CMS encourages filing applications up to 6 months before the assigned due date. However, any application that is submitted more than 6 months before the assigned due date will be deemed to be an “unsolicited” revalidation application and will be rejected and returned.
Beginning February 25, 2016, CMS will publish an online database of all currently enrolled providers/suppliers. The database can be accessed at https://data.cms.gov/
revalidation.  CMS plans to update this file periodically and provide a revalidation due date lookup tool with a data file that is downloadable in various formats.
This file will only list the revalidation due dates for the providers/suppliers that are due for upcoming revalidation within the next 6 months. All others will display “TBD” in the due date field and, for the time being, DME supplier information will not have due dates listed.
MACs will continue to send notices to providers/suppliers 2 to 3 months before the revalidation due date, reminding them that their filing due date is approaching and listing any organizations to which they currently reassign. These notices will be sent either via email or regular mail to a minimum of 2 addresses, based on information reported on past applications for correspondence purposes. To assure that they receive the MAC’s notice on time, providers/suppliers should review their PECOS files online and update any information that is not current. If a provider/supplier does not receive the notice from the MAC and is within 2 months of the due date listed on the CMS online revalidation file, the provider/supplier should proceed to submit the revalidation application.
File on Time to Avoid Deactivation, Payment Holds, and Payment Gaps
To avoid a “hold” on Medicare payments and the possible deactivation of Medicare enrollment and billing privileges, a provider/supplier must submit a complete revalidation application and supporting documentation by the due date. The provider/supplier must also respond within 30 days to all requests by the MAC for additional information.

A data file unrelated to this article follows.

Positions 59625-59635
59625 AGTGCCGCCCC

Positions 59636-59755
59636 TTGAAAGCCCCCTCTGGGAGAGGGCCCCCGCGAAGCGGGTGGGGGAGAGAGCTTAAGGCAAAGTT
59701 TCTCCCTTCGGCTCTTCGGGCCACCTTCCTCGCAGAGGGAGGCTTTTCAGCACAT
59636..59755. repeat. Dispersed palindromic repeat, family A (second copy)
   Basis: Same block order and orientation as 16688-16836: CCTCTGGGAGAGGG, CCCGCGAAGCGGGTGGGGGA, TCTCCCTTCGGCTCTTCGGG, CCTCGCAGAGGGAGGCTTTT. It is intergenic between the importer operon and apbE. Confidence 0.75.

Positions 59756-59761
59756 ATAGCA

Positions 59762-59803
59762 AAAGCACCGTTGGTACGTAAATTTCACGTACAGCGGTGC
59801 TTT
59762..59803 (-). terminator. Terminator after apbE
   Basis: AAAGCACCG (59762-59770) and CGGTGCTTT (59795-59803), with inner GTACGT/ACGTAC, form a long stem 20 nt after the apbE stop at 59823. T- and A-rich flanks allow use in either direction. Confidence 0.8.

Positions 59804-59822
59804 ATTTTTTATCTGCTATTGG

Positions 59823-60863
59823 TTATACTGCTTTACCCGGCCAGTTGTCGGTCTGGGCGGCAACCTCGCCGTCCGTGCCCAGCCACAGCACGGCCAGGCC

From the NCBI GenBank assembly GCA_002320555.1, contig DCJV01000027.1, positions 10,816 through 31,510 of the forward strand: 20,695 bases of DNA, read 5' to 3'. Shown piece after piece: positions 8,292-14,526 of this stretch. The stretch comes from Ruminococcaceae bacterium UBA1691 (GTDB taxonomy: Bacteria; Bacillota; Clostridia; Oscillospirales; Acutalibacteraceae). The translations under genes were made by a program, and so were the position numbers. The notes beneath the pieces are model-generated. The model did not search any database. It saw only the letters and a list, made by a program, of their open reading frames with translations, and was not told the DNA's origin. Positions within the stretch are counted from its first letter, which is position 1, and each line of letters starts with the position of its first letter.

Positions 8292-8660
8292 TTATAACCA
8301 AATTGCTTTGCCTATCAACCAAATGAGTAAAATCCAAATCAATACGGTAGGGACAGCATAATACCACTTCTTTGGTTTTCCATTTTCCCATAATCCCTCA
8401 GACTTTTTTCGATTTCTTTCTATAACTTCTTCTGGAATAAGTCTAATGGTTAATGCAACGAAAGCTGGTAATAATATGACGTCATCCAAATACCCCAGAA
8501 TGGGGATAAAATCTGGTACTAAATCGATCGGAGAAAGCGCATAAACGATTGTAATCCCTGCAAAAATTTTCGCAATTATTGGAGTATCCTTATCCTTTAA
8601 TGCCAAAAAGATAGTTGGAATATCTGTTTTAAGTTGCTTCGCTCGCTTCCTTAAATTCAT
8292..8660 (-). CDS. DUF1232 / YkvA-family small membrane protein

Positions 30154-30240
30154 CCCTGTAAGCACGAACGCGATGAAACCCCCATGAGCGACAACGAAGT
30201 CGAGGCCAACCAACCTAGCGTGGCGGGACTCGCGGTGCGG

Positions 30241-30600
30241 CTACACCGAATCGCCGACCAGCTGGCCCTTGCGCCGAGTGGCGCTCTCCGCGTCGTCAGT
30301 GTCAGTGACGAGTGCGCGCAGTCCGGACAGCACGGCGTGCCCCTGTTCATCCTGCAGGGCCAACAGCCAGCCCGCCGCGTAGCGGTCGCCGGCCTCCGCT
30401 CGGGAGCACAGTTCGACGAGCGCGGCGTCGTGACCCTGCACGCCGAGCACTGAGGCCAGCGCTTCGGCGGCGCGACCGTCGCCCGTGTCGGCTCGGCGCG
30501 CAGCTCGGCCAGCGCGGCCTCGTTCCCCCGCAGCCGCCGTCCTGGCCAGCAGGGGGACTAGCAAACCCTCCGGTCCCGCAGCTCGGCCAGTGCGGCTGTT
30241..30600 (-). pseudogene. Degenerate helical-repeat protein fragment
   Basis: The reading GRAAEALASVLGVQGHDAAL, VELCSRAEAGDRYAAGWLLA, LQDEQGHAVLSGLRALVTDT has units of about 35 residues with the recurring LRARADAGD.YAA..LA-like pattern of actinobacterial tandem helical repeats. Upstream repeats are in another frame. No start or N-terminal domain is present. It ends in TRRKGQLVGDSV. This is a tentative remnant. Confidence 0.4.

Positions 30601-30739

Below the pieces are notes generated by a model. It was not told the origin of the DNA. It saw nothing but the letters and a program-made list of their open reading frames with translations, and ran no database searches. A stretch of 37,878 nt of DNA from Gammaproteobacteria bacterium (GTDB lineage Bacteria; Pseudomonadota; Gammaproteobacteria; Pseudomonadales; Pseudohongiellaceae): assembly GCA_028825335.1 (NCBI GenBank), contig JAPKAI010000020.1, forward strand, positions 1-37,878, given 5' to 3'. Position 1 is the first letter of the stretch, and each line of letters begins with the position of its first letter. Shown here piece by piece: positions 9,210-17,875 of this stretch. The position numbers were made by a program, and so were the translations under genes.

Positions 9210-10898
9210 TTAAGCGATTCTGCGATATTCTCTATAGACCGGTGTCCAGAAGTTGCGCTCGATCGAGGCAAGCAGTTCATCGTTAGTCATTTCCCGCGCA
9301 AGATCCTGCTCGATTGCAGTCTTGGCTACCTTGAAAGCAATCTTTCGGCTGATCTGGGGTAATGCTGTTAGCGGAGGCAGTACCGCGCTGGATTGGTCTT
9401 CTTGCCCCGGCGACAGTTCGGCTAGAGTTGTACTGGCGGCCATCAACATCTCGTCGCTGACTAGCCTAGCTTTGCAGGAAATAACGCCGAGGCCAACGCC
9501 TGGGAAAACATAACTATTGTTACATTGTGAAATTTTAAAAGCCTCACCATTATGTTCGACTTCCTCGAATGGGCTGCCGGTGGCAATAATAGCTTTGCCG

If the revalidation application is late, or the necessary additional information is submitted after the due date, the enrollment record may be deactivated. If this happens, payments will cease. While deactivated providers/suppliers will keep their original Provider Transaction Access Numbers (PTANs), they risk a gap in their enrollment and a loss of revenue. A deactivated provider/supplier will have to file an entirely new and complete application to reestablish its Medicare enrollment record and reinstate billing privileges. Retroactive billing will not be allowed for the period of deactivation. Reactivation will begin on the date the MAC receives the new – and complete – application.
Large Group Coordination
CMS defines “large groups” as those that have more than 200 members enrolled. These groups are to receive notices from their MAC listings indicating which of the providers in their groups are due for revalidation. On the revalidation application, providers/suppliers must report all groups to which they are reassigning. Since only one application for each provider/supplier can be submitted, CMS encourages groups to stay abreast of due dates for their practitioners so all materials are submitted in a timely fashion. MACs will have specialized staff to coordinate and facilitate the process for large groups.
Section 6401 of the ACA also requires Medicaid programs to revalidate enrollment information for all enrolled providers, regardless of provider type. Under this new enrollment screening criteria, revalidations must take place at least every 5 years for Medicaid as well. Individual states have implemented their own revalidation initiatives and providers/suppliers must comply with those program requirements if they want to continue in good standing with their state Medicaid programs.
The foregoing has been prepared for the general information of clients and friends of the firm. It is not meant to provide legal advice with respect to any specific matter and should not be acted upon without professional counsel. If you have any questions or require any further information regarding these or other related matters, please contact your regular Nixon Peabody LLP representative. This material may be considered advertising under certain rules of professional conduct.